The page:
New in this release are:
- Posted by: Steven Noels
- Posted on: February 14 2005 08:00 EST
In the Daisy Wiki:
* an easy-to-use graphical site navigation tree editor to define site hierarchies and navigation
* user self-registration with password and account reminder
* a general document commenting facility with public and private comments
* enhanced support for human-readable website URLs
In the repository:
* comprehensive support for arbitrary-sized document parts (or "BLOBs"), with streaming support both on front- and backend (making Daisy capable of hosting media libraries)
* generalized database access layer to easily run Daisy on top of any standards-conforming relational database engine
* improved full-text indexing support for MS Office document formats
And of course, many other minor feature enhancements, issues and performance improvements have been implemented as well.
For the next release (summer 2005), planned features are:
* publish-only website publishing for easy publication of non-editable Daisy sites (using the Wiki as a powerful editing application)
* Daisy Books: management and production of manuals and paper documentation
* more sophisticated repository versioning and querying
* support for facetted classification and navigation using Daisy's metadata support
* furthermore, we expect to upgrade Daisy's internals to reflect the current state of the art in component containers and messaging frameworks
Daisy is available under the Apache License 2.0 from http://cocoondev.org/daisy/, with commercial support services available from http://outerthought.org/daisy.html
For all who involved in this amazing CMS solution: CONGRATULATIONS
ok,it is really good and best of all it is really well documented,which is rarly found in the opensource world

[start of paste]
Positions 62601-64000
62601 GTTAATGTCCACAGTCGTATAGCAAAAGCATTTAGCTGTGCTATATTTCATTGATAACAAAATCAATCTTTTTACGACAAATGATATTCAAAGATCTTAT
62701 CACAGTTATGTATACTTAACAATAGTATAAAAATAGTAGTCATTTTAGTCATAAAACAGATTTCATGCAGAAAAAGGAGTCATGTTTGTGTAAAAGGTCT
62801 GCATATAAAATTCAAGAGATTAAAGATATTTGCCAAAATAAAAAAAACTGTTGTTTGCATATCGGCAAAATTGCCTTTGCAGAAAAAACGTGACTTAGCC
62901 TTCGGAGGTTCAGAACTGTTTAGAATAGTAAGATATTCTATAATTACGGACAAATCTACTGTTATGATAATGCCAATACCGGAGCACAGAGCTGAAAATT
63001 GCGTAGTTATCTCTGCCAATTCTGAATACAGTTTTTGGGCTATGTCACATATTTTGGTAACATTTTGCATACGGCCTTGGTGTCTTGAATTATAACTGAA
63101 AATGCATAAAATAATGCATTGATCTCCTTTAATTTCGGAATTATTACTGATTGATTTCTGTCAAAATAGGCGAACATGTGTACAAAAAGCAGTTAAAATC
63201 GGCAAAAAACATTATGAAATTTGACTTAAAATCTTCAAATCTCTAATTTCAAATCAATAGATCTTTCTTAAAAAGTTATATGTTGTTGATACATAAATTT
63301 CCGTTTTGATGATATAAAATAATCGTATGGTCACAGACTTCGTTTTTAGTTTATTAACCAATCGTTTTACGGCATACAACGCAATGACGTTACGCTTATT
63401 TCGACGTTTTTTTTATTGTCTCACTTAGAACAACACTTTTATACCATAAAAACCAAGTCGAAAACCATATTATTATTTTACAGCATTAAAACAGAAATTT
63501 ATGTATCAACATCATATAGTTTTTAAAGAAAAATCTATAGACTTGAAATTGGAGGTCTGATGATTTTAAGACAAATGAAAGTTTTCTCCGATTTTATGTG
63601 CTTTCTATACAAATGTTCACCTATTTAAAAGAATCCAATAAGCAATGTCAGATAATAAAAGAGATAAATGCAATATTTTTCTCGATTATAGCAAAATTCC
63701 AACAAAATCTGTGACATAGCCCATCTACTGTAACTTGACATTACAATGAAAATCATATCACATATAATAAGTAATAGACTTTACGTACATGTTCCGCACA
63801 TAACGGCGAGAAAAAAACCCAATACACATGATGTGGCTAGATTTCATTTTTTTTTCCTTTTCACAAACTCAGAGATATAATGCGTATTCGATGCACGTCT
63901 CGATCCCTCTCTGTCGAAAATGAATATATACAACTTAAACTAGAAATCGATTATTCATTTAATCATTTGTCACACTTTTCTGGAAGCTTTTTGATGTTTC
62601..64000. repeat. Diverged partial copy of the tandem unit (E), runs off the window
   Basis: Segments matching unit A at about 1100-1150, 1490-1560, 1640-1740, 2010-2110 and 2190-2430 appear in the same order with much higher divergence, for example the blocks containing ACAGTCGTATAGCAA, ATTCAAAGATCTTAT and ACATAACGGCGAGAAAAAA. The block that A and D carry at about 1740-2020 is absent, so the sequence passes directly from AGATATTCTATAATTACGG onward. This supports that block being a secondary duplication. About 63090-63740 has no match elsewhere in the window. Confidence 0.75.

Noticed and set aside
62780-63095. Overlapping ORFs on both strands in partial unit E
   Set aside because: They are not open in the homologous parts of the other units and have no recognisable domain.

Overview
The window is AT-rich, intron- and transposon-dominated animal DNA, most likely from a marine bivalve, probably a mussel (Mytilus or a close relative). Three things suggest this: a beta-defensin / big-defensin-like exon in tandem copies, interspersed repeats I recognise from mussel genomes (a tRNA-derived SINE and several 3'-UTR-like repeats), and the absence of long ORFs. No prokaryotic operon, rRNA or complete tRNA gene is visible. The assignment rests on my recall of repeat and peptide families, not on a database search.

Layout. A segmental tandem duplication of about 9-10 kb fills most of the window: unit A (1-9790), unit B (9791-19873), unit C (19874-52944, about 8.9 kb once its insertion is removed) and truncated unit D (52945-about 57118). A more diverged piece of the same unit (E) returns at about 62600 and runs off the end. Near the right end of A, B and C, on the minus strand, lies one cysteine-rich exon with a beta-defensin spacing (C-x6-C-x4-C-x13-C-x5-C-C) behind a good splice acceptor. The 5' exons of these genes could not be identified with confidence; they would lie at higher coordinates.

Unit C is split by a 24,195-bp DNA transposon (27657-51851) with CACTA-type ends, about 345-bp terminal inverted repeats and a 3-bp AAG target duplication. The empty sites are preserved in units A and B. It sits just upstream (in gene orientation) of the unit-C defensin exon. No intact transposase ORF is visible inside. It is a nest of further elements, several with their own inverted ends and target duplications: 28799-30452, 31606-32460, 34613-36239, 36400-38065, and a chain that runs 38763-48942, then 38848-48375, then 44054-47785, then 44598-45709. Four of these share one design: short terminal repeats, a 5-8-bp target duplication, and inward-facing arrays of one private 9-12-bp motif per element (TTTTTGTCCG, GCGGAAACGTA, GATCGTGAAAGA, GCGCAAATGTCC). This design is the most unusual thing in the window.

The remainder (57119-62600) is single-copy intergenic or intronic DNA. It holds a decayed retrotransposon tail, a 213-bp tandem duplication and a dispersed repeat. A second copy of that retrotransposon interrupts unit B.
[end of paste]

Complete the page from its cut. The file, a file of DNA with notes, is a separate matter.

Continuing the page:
actually i have a couple of questions to ask..
instead of the database backed repository ,are u planning to use webdav as a storage ,if so it will give u a native HTTP API
second ,if i wanna provide a complete user interfacewhere can i begin with in the wiki api? actually where is the classes that do the real work, and where can we inject or hook an MVC framwork,where it can really find its actions in the API
@Joe: the Java API is documented here: http://cocoondev.org/daisy/docs/repository/technical/28.html + there's JavaDoc as well of course. If you want to take a look at how we hook the Java API into Cocoon's pipeline machinery, have a look at the different "Apples" in http://svn.cocoondev.org/viewsvn/trunk/daisy/applications/daisywiki/frontend/src/java/org/outerj/daisy/frontend/?root=daisy Apples are a bit comparable to Servlets, only they call upon a Cocoon pipeline upon return. That's "quite" MVC-like IMHO. ;-)
We don't have any plans w.r.t. WebDAV ATM - we do provide a ReST API ourselves: http://cocoondev.org/daisy/docs/repository/technical/21.html
Thanks for the nice comments!
The "out of the box" functionality of daisy is fantastic if you want some nice content/document management and wiki type functionality. Very frustratingly I have found the big problem comes when you try to configure or extent it. Changing the logo is pretty straight forward, but after that it seems to be a steep up hill from there. Extending functionality (of the DaisyWiki) requires delving into the murky depths of cocoon. What Daisy would benefit from is a clear "plugin" architecture, but my guess is that this is not possible or quite difficult using Cocoon.
I'm interested to see what "current state of the art in component containers and messaging frameworks" delivers.
@Richard: in the next release, we plan to work on the publishing side of things. That said, there's little chance we'll switch away from Cocoon in favor of other frameworks out there, since it's far easier for us to support people willing to invest a little bit of time in learning the Cocoon way of things, rather than providing people with fashionable web framework machinery that gives them the ability to shoot themselves in the feet. The XSLT-skinning machinery for skinning is pretty easy to use ATM, but we plan to make it easier to produce completely differently looking websites using Daisy (and Cocoon). But the Java API is equally well supported of course, and could be used in any webframework out there, if it is able to easily render web pages out of XML data. HTH!